When The Look was performed, everything else stopped. Screaming children grew silent, and all shenanigans ceased. It was foreboding and final—no ifs, ands, or buts ensued. At that point, it was all over but the shouting (actually, no shouting was necessary once The Look had been detected). Any actions beyond The Look were feared because they could result in some sort of crime befitting capital punishment.

Refreshing to See

It was refreshing to see Nona Pelosi shoot The Look to the culprits. I hadn’t seen it in a long time, and it’s good to know that some people still use it. It was rather nostalgic to watch, but it also caused me to stop what I was doing and do a quick reflection on my current actions lest I be one of the guilty parties. It was also pretty funny to see her give the evil eye to so many adults (I use the term loosely). 

Scripture has revealed to us that we should be disciplinarians of our children lest they go astray (Proverbs 13:24). Ms. Pelosi showed her prowess at such discipline in that fateful moment. She obviously has had much practice over the years being an Italian-American Mama and Nona. When her minions zealously broke into their joyful outburst, it only took one glance to remind them of their three-year journey to “solemnly and prayerfully” impeach the president. Thank God for The Look!

[Dave Zuchelli is a graduate of Pittsburgh Theological Seminary and currently resides in Aldie, VA.]

Well-Spoken

Wow! Mike Bloomberg (newly announced candidate for president) has apologized to Cory Booker for calling him, “well-spoken.” Horror of horrors! 

SONY DSC

He was criticized for his comment which, to me, sounds like a compliment. Honestly, I would love to be known as well-spoken. But then, I’m not into the whole “woke,” PC thing. Booker was apparently, “Taken aback” by the comment. Critics called the compliment…er, slur…a “racist trope.”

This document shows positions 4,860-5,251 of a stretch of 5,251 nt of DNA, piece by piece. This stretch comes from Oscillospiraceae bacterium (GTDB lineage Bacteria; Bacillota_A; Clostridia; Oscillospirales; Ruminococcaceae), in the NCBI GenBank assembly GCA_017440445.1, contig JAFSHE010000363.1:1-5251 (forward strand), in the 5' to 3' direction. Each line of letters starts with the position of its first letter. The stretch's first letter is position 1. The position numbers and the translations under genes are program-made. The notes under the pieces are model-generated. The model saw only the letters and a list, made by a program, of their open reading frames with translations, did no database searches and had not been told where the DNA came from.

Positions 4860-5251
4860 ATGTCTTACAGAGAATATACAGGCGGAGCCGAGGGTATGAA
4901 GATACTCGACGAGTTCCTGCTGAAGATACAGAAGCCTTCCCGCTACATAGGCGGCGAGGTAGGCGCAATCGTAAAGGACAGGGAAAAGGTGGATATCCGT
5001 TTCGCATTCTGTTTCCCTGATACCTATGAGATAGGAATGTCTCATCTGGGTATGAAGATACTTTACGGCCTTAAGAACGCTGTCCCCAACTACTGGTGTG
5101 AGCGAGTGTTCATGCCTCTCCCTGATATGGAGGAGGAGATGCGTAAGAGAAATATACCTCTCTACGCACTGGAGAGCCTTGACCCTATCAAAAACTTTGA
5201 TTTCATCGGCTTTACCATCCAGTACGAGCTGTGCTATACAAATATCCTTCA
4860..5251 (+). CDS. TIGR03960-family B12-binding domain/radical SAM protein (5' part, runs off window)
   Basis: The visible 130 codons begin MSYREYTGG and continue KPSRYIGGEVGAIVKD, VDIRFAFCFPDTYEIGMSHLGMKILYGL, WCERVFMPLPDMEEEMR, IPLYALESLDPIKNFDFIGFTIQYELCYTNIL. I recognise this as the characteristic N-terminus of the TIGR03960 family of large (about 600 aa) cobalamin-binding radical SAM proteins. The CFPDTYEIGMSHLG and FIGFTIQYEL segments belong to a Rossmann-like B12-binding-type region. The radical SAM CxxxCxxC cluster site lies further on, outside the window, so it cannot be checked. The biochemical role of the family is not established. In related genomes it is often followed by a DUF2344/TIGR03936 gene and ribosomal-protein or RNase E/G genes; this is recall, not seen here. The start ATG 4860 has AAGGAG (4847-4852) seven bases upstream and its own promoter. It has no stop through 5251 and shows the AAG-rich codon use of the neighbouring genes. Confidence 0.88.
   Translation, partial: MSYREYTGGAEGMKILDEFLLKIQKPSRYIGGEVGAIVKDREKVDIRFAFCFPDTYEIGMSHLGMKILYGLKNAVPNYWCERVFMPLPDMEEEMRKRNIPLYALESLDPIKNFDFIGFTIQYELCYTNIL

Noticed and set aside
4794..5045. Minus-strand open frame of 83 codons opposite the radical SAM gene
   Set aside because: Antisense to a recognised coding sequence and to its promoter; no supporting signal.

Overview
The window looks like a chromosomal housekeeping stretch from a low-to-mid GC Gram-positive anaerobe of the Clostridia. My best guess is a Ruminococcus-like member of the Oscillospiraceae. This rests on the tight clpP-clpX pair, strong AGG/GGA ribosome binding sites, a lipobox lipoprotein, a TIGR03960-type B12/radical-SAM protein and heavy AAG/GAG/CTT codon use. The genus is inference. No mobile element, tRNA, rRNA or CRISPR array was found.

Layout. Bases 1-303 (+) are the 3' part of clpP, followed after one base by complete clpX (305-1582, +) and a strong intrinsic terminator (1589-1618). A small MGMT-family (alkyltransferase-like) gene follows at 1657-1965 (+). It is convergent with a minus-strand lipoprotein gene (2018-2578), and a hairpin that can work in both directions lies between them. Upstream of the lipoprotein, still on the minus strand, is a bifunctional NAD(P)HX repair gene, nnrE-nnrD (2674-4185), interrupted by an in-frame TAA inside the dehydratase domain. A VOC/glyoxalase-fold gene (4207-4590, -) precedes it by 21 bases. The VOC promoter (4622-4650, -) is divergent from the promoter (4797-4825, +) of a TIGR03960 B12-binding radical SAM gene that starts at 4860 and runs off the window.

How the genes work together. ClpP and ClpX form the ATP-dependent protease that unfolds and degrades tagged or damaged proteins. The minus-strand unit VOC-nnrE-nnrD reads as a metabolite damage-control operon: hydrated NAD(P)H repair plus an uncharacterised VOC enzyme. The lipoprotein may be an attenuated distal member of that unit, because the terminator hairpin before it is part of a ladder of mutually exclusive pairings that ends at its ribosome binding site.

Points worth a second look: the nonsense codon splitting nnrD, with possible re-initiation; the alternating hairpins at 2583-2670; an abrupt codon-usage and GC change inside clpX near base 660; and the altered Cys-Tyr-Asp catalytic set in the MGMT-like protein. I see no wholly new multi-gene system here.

Quite honestly, I’m more offended by the word, trope, than the term well-spoken (mostly because I don’t know what trope means). I would love to take a vote among all Americans to see what percentage of folks would find it insulting to be known as well-spoken. Things have changed. When I was in high school, my teachers always drilled it into our heads that we should work hard at becoming well-spoken. I never quite achieved that high plateau, but I’m still trying. Maybe I should quit while I’m behind.

Interestingly Enough

Interestingly enough, after Kamala Harris dropped out of the presidential sweepstakes, Booker made the comment, “It is a problem that we now have an overall campaign for the 2020 presidency, that has more billionaires in it than black people.” Bloomberg, of course, is a billionaire. That’s two strikes, Michael.

Actually, I was kidding earlier when I said I didn’t know the definition of the word, trope. But to be truthful, I’m guessing most people don’t know that particular word at all. It’s only come into vogue during the past couple of years. It’s been around for centuries, but very few people actually used it during the course of everyday conversation. A trope is a figure of speech that moves the meaning of the text from literal to figurative. An example of a common trope would be, “Stop and smell the roses.” When you say it, you probably aren’t talking about roses per se. Fortunately, everyone gets it.

Recently, people have used another trope to point to tropes they don’t like. That trope is “dog whistle.” They don’t literally mean dog whistle. They mean that someone is using a trope that only certain people will hear and understand. Understand? I know. It can be confusing.

A Ticking Time Bomb

It used to be that everyone knew a trope when they heard it (even if they didn’t know that the technical name for it was trope). For example: If someone said, “This is a ticking time bomb,” we knew they weren’t literally referring to an actual explosive device. 

Unfortunately, today we’re coming up with new tropes that no-one immediately gets—like “well-spoken” or “hired help.” I once used the term, hired help, and almost got my head handed to me. I had to explain that all of us in the office—including me—were the hired help.

It’s getting to the place where I would like someone to compile a comprehensive list of what I’m allowed to say. One of my pet peeves is having the English language stolen out from under my nose. See what I did there?

[Dave Zuchelli is a graduate of Pittsburgh Theological Seminary and currently resides in Aldie, VA.]